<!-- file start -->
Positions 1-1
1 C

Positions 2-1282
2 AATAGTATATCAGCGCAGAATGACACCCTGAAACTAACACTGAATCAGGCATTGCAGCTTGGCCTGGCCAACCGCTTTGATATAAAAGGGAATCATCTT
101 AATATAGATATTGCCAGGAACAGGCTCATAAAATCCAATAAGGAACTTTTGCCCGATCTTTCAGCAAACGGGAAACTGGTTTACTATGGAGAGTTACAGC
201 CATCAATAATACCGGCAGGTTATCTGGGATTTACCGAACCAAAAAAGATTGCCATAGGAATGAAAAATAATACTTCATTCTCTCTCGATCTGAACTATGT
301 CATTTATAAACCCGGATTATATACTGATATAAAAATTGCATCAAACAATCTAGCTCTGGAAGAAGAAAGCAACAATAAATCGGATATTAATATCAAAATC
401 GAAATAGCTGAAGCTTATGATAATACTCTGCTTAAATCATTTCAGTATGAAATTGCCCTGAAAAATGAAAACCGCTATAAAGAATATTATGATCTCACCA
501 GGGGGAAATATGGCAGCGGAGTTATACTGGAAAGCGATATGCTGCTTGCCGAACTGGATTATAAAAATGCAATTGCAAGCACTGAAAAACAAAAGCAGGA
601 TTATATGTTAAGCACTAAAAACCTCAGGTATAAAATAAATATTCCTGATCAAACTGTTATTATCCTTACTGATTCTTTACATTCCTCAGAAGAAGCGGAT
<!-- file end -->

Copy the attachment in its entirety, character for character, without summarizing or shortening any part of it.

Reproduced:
Positions 1-1
1 C

Positions 2-1282
2 AATAGTATATCAGCGCAGAATGACACCCTGAAACTAACACTGAATCAGGCATTGCAGCTTGGCCTGGCCAACCGCTTTGATATAAAAGGGAATCATCTT
101 AATATAGATATTGCCAGGAACAGGCTCATAAAATCCAATAAGGAACTTTTGCCCGATCTTTCAGCAAACGGGAAACTGGTTTACTATGGAGAGTTACAGC
201 CATCAATAATACCGGCAGGTTATCTGGGATTTACCGAACCAAAAAAGATTGCCATAGGAATGAAAAATAATACTTCATTCTCTCTCGATCTGAACTATGT
301 CATTTATAAACCCGGATTATATACTGATATAAAAATTGCATCAAACAATCTAGCTCTGGAAGAAGAAAGCAACAATAAATCGGATATTAATATCAAAATC
401 GAAATAGCTGAAGCTTATGATAATACTCTGCTTAAATCATTTCAGTATGAAATTGCCCTGAAAAATGAAAACCGCTATAAAGAATATTATGATCTCACCA
501 GGGGGAAATATGGCAGCGGAGTTATACTGGAAAGCGATATGCTGCTTGCCGAACTGGATTATAAAAATGCAATTGCAAGCACTGAAAAACAAAAGCAGGA
601 TTATATGTTAAGCACTAAAAACCTCAGGTATAAAATAAATATTCCTGATCAAACTGTTATTATCCTTACTGATTCTTTACATTCCTCAGAAGAAGCGGAT